IWC, based in Schaffhausen, also offers elegant Swiss watches, such as the Portugieser. They're even more famous for their pilot's watches, though; their Big Pilot watch and the Mark series are considered excellent pilot's watches. The Mark 11 was the official service watch of Royal Air Force pilots for decades.
Breitling is a strong competitor for IWC in the realm of pilot's watches. Breitling's Navitimer is considered one of the most important pilot's watches. The watch, which was introduced in 1952, has a special slide rule function. It has two logarithmic scales on the dial which you can turn to perform various calculations, such as distance and fuel consumption. Breitling also offers powerful diving watches with their Superocean series and some versions of the Avenger. Rolex, Omega, IWC, and Breitling are all considered to be on the same level, thus Breitling also has a conservative, elegant line as well, the Transocean. Besides mechanical timepieces, Breitling also offers quartz watches with refined technology, such as the Emergency with an integrated distress beacon.
One rung higher on the luxury watch ladder is Patek Philippe. It's clear from the start that this manufacturer is a bit different: Most of their cases are made of solid gold. In the Swiss watch industry, steel cases are used around 50% of the time. Precious metals like gold and platinum are only used around 2% of the time. Patek's Calatrava collection is a symbol of the company and the epitome of a stylish dress watch. This watch collection debuted in 1932 and was inspired by the Bauhaus art movement. Patek Philippe's Nautilus also has a special position in their portfolio. It's a stainless steel sports watch waterproof to 120 m (12 bar) – all unusual qualities for a Patek watch. The company has a long history of watchmaking. The independent family business has existed under this name since 1851. Until 2009, Patek Philippe used the Geneva Seal as a symbol of high Swiss quality. Now, the company uses their own seal with even stricter standards.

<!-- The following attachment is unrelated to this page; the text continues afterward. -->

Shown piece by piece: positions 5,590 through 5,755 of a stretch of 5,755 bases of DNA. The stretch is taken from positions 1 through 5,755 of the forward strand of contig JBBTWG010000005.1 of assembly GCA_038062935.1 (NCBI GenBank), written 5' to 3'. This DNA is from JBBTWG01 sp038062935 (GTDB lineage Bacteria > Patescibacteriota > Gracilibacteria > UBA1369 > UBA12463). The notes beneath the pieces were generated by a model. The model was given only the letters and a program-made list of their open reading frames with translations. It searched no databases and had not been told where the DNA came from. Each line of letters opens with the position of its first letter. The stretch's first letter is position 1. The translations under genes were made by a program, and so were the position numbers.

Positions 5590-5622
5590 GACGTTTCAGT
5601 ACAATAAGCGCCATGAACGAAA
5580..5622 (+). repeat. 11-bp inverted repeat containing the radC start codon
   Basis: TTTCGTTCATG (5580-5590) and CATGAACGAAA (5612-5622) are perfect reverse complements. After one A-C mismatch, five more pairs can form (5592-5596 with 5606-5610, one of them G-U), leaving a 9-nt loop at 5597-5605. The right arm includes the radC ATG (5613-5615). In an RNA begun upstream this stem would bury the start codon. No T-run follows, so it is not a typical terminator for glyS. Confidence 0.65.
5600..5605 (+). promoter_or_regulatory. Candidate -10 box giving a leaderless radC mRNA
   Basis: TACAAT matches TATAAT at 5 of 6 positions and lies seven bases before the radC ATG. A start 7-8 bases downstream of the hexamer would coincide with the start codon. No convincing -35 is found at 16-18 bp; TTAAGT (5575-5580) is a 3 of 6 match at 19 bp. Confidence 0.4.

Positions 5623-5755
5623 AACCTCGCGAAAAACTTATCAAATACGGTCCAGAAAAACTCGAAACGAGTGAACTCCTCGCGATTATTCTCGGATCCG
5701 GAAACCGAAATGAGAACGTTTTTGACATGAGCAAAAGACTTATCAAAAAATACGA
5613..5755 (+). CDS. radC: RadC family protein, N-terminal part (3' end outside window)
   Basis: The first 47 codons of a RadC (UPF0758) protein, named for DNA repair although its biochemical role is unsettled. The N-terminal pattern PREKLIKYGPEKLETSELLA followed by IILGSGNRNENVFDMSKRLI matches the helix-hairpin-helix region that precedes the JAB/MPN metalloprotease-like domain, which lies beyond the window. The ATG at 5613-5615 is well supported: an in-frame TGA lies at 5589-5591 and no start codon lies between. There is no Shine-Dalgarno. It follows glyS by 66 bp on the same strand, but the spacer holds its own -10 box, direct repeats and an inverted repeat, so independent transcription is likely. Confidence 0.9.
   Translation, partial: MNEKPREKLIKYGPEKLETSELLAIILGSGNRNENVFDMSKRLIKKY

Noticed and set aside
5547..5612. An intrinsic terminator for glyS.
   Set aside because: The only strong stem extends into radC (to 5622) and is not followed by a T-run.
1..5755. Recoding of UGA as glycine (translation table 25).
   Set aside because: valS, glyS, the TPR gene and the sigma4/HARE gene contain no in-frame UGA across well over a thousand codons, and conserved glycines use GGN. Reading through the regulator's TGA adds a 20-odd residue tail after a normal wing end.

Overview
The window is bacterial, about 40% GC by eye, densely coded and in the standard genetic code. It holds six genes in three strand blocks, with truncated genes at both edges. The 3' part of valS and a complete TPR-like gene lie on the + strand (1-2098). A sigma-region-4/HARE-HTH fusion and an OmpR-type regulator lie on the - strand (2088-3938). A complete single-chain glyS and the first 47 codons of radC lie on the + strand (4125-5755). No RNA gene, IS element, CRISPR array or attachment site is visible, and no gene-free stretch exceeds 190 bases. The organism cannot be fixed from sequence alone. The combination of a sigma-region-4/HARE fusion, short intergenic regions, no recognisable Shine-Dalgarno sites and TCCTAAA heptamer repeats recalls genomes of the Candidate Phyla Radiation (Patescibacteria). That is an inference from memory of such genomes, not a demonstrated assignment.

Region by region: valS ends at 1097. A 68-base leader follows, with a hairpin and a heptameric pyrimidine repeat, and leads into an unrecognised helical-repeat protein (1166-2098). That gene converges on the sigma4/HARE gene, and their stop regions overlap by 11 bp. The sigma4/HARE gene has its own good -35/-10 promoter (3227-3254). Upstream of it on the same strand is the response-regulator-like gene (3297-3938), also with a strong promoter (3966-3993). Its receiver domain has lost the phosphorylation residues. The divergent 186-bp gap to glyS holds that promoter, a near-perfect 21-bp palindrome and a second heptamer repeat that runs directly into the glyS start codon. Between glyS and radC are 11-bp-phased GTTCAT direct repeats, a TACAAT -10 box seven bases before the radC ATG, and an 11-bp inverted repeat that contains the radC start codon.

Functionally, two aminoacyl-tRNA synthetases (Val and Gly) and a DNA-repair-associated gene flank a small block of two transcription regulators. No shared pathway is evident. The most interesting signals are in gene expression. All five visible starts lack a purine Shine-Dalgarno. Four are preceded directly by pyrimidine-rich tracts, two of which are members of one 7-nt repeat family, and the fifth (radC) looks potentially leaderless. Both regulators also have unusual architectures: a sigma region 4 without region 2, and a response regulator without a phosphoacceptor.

Blancpain and Breguet have been in business even longer. Today, they're both members of the Swatch Group. Abraham-Louis Breguet founded his company in 1775. He's responsible for countless important watchmaking inventions, such as the tourbillon. Blancpain has been around since 1735. Their most famous series is the Fifty Fathoms diving watch. Brands such as Patek Philippe, Breguet, and Blancpain, are representative of the conservative values of the Swiss watch industry. This applies to Jaeger-LeCoultre as well. This manufacturer has been producing high-quality watches since 1833. Their Reverso is one of the most popular rectangular watches.
Hublot takes an entirely different approach. This relatively new manufacturer plays the role of the rebel most excellently. One distinctive Hublot feature is their unusual, square-edged porthole design, which occasionally borders on the bizarre. Legibility isn't Hublot's main concern. Instead, they show a preference for the use of unusual materials such as ceramic or titanium. With their patented Magic Gold alloy, Hublot broke new ground. Magic Gold is an incredibly scratch-resistant alloy composed of gold and ceramic. Magic Gold comes quite close to the ideal, everlasting case material. Hublot was founded in 1980. In 2005, under new leadership, they introduced the Big Bang series. The Big Bang caused a sharp increase in sales, catapulting this Genevan manufacturer into the same league as other well-known Swiss brands. The somewhat calmer Hublot alternative to the Big Bang is the Classic Fusion.